“Which of Us Is The Fool” brings the album to a close, which is really unfortunate because the end of Side One and the beginning of Side Two were really kicking things into high gear and despite the immaculate arrangement here, the return to the smooth sound sounds out of place. Don’t let that detract from the actual song, James Jamerson is in top form here with his indelible bass line leading the way and Palmer’s vocals showcase his ability being able to handle both gritty and soft numbers, even the strings here don’t sound schmaltzy. Despite the initial shock from the change of pace, it’s a great album ender.
Label: Island Records
Release Date: 1976
Run Time: 36:54
Work to Make It Work- Robert Palmer
Here With You Tonight- Robert Palmer
Despite the missteps in the overall album cohesion, “Riverboat” to “Fine Time” present Robert Palmer and company as a band at their best, the energy apparent, and the glowing production really makes these songs stand out, even on computer speakers. It’s also great to see James Jamerson getting credit for once, especially on an album outside of Motown (The much maligned Motown band gets a great profile in Standing in the Shadows of Motown, which chronicles how Berry Gordy wouldn’t give the band credit on arrangements and didn’t allow the band to play on outside labels).
Pressure Drop is where we really start to see Palmer’s eclectic try to mesh together on an album, but to his credit only “Back in My Arms” (due to the lyrical content) really falls victim to the schmaltz (and just barely) that typifies the arrangements on “Give Me an Inch” and “Which Of Us Is The Fool”. It also begs the question what if Sneakin’ Sally Through The Alley and Pressure Drop had been more successful?(Some People Can Do What They Like would follow, but would prove to be the nail in the coffin after little financial success) Sadly it’s little more than a footnote now as Palmer would be transformed by “Bad Case of Loving You”, “Simply Irresistible”, and “Addicted To Love” none of which would feature a band as talented as The Meters or Little Feat (Though Double Fun‘s “Every Kinda People” would be an under-looked Robert Palmer highlight). Yet Pressure Drop still remains as proof of a great band in action.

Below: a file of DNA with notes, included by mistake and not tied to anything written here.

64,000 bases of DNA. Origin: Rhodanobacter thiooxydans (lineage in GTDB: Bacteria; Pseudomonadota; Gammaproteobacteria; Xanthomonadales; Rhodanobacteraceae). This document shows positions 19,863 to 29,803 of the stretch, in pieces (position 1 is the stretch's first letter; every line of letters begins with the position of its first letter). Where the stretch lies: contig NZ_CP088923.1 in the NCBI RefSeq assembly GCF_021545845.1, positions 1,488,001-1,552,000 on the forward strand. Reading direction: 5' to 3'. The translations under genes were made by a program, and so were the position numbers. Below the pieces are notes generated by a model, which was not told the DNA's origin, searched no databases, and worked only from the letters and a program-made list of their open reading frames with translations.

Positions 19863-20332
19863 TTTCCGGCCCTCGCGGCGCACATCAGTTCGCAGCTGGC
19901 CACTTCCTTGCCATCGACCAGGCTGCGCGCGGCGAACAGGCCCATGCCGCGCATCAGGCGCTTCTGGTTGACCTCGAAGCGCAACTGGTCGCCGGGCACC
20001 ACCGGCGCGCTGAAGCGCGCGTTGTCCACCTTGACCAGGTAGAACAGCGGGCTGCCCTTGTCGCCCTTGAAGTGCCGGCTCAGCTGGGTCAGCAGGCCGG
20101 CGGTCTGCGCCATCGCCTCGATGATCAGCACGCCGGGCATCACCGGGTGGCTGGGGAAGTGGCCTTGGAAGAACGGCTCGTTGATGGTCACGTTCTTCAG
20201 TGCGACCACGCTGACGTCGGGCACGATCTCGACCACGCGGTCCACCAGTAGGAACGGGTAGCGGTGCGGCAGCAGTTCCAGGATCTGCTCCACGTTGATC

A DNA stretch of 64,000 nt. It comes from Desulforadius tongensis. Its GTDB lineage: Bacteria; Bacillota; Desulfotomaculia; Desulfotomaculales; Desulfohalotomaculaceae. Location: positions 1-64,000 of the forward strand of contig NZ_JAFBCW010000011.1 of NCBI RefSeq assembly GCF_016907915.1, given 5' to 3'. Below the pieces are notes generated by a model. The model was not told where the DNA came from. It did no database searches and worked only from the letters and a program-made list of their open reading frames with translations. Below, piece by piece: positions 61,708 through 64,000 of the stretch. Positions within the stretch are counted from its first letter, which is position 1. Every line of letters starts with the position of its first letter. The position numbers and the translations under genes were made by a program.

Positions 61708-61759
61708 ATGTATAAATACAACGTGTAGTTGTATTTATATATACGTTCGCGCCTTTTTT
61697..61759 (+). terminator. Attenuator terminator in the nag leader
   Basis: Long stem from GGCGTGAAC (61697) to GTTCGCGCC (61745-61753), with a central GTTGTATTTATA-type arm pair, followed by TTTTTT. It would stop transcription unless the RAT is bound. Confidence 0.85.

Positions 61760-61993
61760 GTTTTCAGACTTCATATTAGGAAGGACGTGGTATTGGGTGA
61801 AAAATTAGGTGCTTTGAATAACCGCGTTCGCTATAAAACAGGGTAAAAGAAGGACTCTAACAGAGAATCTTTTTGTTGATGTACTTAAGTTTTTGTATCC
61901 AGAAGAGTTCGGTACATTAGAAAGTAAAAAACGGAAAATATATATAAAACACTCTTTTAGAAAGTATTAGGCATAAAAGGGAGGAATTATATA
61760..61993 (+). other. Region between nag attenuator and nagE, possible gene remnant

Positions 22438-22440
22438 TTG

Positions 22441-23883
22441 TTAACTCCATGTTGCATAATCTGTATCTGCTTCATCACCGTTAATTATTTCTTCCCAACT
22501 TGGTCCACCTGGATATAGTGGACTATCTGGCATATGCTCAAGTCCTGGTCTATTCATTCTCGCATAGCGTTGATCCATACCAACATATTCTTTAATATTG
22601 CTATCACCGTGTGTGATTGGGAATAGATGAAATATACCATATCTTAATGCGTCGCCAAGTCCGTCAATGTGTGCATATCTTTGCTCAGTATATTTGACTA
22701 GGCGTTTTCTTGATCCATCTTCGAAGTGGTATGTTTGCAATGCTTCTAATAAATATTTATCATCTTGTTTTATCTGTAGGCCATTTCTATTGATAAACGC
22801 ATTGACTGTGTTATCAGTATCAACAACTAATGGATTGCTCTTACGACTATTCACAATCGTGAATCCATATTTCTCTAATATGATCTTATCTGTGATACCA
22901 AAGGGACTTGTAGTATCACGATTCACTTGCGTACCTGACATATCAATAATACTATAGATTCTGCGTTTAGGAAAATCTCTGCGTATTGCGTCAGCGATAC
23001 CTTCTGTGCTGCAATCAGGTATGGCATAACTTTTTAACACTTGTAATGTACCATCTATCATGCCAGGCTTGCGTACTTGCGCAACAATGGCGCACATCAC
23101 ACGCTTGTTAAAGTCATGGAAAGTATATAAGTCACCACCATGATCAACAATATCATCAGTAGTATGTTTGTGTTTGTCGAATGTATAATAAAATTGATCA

Unfortunately, the liner notes are not nearly as specific in terms of song to song but never the less:
Give Me An Inch
Work To Make It Work
Back in My Arms
Here With You Tonight
Which of Us is the Fool
Produced by: Steve Smith
Engineered and mixed by: Phil Brown
Guitar: Paul Barrere and Lowell George
Bass: Kenny Gradney and James Jamerson
Drums: Richie Hayward and Ed Greene
Keyboards: Bill Payne
Clavinet: Jean Rousseau and Gordon Dewitte
Congas: Sam Clayton and Ed Greene
Percussion: Richie Hayward, Ed Greene and Robert Palmer
Strings: Gene Page
Horns: Muscle Shoals Horns, Mel Collins, Mongezi Feza and Ray Allen
Voices: Paul Barrere, Sam Clayton, Richie Hayward, Vicki Brown, Robert Palmer and Fran Tate
Harp: David Snell
Flageolet: Mongezi Feza
Banjo: Joe Brown
Harmonica: Steve York
Tuba: Martin Frye
One thought on “Robert Palmer’s Lost Oeuvre Part II: Pressure Drop (1976)”
Another lovely review, keep it up.
I love all of Palmer’s early work while everyone else seems to covet his later, weaker post-Power Station output. Pressure Drop is one of my absolute favorites because of the rawness of the production.